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I'd like to be able to send the HTML file I'm currently editing in vim to my web browser, Chrome. I'm running Linux.

This gets me very close:

nmap <silent> <leader>w :!google-chrome % &

The browser opens and displays the correct file. However, the command isn't running in the background, which is what the & is supposed to do. Instead vim drops to the background and I get some text output to my terminal window. I then have to do some clicking and Enter pressing to get my vim to come back to the foreground.

Am I missing something?

UPDATE: Thanks for all the suggestions. The issue seems to be that the focus seems to shift away from my terminal window when the browser window opens. Not sure if there's anything I can do about this.

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6 Answers 6

From my .vimrc:

nnoremap <F12>f :exe ':silent !firefox %'<CR>
nnoremap <F12>c :exe ':silent !chromium-browser %'<CR>
nnoremap <F12>o :exe ':silent !opera %'<CR>

These three commands open the current file in the chosen browser without side effects. The use of <F12> makes it GVim-only, though.

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How about using sensible-browser to open the default browser? –  Waxolunist May 2 '14 at 5:01

I use the shell.vim plugin to run commands in background on Windows. I don't know exactly what it does, but I believe it also works for that on Linux:

Shell.vim does allow for asynchronous external commands, but I don't know whether it allows you to keep focus with Vim terminal, avoid moving back manually.

Another plugin that allows asynchronous calls is below, although it relies on having Vim compiled with Python support and I haven't tested:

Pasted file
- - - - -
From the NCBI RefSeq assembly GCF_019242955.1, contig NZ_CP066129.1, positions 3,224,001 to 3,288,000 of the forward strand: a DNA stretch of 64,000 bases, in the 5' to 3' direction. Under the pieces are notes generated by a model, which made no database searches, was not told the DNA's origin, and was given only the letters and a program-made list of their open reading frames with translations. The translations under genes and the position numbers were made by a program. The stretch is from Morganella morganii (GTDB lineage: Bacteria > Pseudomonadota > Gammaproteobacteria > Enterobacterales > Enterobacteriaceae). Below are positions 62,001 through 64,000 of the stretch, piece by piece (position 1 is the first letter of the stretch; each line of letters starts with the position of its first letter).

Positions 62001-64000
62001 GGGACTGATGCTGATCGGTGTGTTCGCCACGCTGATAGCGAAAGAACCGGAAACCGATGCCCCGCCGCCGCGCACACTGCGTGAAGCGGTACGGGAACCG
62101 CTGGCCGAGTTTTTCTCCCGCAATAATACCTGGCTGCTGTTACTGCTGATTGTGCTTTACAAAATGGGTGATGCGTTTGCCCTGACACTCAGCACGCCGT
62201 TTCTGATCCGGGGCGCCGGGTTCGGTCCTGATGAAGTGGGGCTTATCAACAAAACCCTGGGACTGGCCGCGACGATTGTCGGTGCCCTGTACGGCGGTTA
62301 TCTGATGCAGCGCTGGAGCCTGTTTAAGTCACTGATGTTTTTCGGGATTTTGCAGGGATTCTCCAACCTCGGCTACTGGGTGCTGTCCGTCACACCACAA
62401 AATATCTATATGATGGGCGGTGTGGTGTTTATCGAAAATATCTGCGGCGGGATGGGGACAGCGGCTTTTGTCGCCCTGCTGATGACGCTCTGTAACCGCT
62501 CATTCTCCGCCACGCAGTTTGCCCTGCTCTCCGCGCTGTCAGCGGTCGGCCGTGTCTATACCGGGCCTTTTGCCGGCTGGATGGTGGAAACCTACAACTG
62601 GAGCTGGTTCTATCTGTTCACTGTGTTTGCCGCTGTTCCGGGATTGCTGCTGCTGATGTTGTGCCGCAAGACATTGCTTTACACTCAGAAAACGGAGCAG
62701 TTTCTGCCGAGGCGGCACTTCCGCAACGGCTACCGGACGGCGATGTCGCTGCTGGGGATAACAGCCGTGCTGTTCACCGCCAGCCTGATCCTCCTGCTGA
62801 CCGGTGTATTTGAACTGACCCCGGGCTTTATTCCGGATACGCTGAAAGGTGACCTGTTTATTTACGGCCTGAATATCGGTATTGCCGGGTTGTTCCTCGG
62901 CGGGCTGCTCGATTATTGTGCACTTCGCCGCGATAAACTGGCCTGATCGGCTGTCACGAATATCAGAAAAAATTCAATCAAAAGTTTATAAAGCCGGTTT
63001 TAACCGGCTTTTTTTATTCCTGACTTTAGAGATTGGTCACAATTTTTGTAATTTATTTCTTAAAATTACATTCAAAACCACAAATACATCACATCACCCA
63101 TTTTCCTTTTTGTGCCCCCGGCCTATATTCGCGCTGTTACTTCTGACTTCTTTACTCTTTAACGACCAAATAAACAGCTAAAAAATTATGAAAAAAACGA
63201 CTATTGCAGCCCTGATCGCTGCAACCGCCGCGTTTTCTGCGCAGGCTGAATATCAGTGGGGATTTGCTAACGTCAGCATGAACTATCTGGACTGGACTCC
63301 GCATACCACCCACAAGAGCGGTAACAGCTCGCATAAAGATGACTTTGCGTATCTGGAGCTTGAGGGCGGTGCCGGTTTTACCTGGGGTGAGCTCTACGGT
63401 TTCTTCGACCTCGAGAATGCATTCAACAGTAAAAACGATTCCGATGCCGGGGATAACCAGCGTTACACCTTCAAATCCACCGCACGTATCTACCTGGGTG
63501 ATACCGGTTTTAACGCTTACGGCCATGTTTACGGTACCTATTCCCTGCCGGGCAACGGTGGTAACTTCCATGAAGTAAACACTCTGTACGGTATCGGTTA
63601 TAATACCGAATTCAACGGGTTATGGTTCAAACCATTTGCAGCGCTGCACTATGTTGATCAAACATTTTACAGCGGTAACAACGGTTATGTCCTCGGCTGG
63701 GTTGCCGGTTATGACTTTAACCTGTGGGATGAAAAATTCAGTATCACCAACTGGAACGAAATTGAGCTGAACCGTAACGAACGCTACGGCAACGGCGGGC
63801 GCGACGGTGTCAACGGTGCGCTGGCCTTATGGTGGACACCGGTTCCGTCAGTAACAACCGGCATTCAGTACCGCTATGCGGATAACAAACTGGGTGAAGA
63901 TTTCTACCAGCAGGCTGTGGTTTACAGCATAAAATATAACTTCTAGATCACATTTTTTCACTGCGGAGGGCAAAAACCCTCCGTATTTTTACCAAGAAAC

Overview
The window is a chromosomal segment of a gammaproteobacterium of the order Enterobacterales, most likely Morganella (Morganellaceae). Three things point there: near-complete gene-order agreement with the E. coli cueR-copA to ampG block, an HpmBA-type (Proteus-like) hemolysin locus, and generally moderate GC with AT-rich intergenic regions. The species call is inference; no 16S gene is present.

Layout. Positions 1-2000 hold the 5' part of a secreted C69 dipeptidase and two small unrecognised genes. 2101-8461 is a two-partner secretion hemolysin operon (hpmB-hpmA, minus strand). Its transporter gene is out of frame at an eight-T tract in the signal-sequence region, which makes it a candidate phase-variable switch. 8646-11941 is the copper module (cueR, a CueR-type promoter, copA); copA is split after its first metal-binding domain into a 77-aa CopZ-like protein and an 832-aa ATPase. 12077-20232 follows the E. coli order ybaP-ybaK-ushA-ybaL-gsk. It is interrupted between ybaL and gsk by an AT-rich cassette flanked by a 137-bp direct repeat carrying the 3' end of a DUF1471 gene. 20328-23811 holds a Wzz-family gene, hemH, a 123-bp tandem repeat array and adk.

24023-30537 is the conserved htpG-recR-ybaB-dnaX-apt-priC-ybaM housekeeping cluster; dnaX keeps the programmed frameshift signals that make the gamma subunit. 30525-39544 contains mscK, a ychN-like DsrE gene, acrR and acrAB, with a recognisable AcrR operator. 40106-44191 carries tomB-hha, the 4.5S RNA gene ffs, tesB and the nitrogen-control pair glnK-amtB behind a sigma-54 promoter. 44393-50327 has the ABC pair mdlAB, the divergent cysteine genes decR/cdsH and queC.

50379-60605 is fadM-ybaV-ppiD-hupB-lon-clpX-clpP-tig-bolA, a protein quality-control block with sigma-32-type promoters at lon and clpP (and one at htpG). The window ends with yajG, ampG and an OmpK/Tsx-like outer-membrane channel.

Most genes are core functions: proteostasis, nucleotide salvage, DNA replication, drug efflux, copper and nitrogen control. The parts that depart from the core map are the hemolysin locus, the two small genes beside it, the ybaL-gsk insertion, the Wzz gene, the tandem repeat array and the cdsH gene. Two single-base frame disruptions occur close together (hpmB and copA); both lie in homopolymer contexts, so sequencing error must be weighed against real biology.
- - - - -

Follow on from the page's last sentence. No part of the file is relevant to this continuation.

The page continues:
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You can exec chrome silently:

nmap <silent> <leader>w :exec 'silent !google-chrome % &'

:exe[cute] {expr1} .. Executes the string that results from the evaluation of {expr1} as an Ex command.

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Thanks, but I'm still getting a similar result. It's writing to standard output, Created new window in existing browser session. I tried redirecting the output to /dev/null, but that didn't work either. –  Josh Earl Jan 3 '12 at 5:19
@JoshEarl. Try :exec –  kev Jan 3 '12 at 5:31
Grrr. Same result. vim has a lot of ways of doing the same thing. :) –  Josh Earl Jan 3 '12 at 6:16

For Mac, you might have to type something that looks more like this:

nnoremap <F12>f :exe ':silent !open -a /Applications/ %'<CR>
nnoremap <F12>c :exe ':silent !open -a /Applications/Google\ %'<CR>
nnoremap <F12>g :exe ':silent !open -a /Applications/Google\ %'<CR>
nnoremap <F12>s :exe ':silent !open /Applications/ %'<CR>

Notce it's on the'll save you a few minutes. :)

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I wrote a small plugin with 7 commands to handle web searches.

After installing you could use:

  • :WSearchInit to start a sites repository in the current folder
  • :WSearchSaveTagAndSite google{WSearch} to save a site with corresponding tag

and then search with:

  • :WSearch will run your latest saved or searched site replacing {WSearch} with the cursored word
  • :WSearch Manual Search will do the same as WSearch but instead will replace {WSearch} with Manual+Search.

I hope it can help you or other people with the same problem.

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Here are various tips on previewing files in your browser from Linux, Windows, and Mac OS X. Preview current HTML file

This mapping allows you to use a browser to preview the HTML file currently being edited.

 nnoremap <F5> :silent update<Bar>silent !firefox %:p &<CR>

If necessary, the current file is saved, then Firefox is used to open the file. Replace "firefox" with the name of another browser if wanted, such as "chromium-browser".

So as the question states that Chrome is the desired browser, then add this to your vimrc:

nnoremap <F5> :silent update<Bar>silent !chromium-browser %:p &<CR>

As well as answer the OP, I wanted to share this link for those that reached this question in search of Windows and Mac OS X support.

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